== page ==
By Johnny Magdaleno.
In November, San Diego will go to the polls to decide whether or not it’ll let local NFL team the San Diego Chargers build a $1.8 billion stadium-convention center in the heart of the city. Most of the project will get backed by public dollars, with $1.15 billion getting funded through a 4 percentage point tax hike on the city’s hotel tax. The remaining $650 million will get financed through a combination of loans and private backing from both the NFL and team owners.
The funding part, at least, is clear. But when it comes to building and maintaining the stadium and its annex convention center over the years, the city is headed for a battle over who should get those jobs.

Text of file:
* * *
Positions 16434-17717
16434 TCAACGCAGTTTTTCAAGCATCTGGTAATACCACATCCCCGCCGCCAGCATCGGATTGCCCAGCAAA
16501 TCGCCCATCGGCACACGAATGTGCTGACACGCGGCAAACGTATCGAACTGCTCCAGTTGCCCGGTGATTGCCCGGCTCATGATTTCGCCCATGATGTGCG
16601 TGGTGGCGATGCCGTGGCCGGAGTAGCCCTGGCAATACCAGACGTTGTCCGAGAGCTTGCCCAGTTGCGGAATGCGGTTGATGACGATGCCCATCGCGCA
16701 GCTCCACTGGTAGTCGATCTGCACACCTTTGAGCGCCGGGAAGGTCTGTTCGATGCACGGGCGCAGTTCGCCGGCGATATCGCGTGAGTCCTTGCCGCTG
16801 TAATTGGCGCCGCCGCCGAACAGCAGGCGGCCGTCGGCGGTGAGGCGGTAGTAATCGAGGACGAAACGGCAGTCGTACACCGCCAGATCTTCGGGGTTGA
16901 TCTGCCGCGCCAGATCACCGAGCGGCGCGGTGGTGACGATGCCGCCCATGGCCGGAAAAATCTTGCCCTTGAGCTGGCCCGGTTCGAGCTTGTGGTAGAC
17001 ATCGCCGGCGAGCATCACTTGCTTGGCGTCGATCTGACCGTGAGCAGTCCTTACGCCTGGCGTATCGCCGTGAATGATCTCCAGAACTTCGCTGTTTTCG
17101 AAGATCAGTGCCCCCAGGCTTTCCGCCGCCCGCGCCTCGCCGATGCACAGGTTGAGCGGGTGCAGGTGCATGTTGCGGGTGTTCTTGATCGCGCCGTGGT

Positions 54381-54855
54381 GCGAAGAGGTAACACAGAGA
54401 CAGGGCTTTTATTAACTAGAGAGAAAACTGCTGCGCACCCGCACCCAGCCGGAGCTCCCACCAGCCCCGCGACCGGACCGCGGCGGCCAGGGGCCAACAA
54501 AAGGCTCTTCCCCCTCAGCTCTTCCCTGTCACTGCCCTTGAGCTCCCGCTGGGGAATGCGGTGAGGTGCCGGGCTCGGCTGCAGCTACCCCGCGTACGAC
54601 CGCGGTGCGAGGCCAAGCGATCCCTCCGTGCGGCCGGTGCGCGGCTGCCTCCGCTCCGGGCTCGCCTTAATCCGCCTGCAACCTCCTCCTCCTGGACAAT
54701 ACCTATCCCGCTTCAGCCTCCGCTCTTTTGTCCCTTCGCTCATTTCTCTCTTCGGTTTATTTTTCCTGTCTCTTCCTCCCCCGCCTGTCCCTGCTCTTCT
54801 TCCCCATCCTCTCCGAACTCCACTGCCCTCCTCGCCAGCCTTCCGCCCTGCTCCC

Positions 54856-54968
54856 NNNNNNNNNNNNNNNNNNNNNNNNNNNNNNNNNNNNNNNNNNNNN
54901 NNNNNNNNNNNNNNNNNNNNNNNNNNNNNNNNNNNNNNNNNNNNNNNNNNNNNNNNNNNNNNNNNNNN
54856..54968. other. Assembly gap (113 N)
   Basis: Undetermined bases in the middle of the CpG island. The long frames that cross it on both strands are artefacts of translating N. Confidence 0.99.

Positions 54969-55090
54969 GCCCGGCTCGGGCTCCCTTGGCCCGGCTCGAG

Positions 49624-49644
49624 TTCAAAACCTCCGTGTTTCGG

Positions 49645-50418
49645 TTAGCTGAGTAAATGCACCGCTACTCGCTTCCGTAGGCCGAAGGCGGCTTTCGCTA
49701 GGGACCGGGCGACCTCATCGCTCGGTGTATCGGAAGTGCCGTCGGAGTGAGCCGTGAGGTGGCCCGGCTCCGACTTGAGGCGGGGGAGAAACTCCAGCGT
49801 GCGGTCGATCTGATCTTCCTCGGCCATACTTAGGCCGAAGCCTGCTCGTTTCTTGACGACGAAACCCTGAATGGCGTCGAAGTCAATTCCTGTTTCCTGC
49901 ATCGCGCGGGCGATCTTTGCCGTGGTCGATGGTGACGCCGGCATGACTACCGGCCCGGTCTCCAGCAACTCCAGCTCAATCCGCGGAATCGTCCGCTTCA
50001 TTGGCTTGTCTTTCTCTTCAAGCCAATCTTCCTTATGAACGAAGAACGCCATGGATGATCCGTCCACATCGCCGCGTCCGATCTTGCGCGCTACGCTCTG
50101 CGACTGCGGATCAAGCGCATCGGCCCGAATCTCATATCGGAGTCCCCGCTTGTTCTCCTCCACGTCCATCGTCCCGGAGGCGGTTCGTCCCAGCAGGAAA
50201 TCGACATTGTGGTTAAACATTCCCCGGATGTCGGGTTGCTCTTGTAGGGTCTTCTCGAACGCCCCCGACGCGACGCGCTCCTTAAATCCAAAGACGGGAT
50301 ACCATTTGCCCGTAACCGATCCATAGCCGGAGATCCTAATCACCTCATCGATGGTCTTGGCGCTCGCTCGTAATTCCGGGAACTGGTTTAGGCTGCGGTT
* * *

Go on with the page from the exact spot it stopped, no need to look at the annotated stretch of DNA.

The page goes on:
In April, when the Chargers announced they’d be working with a local union council to build a project labor agreement (PLA) into the plan, it left a lot of people scratching their heads. The PLA made news after owners met with a coalition of trade organizations, meaning it’ll likely give union-backed construction workers a direct pipeline to jobs building the infrastructure.
But nearly 94 percent of private-sector workers in San Diego are non-union, and for construction workers, that percentage hovers around 90 percent, according to anti-union advocate Eric Christen of the Coalition for Fair Employment in Construction.
“It’s a Hobbesian deal,” says Christen. “Just the fact that they’re willing to entertain it is so offensive and maddening to us.”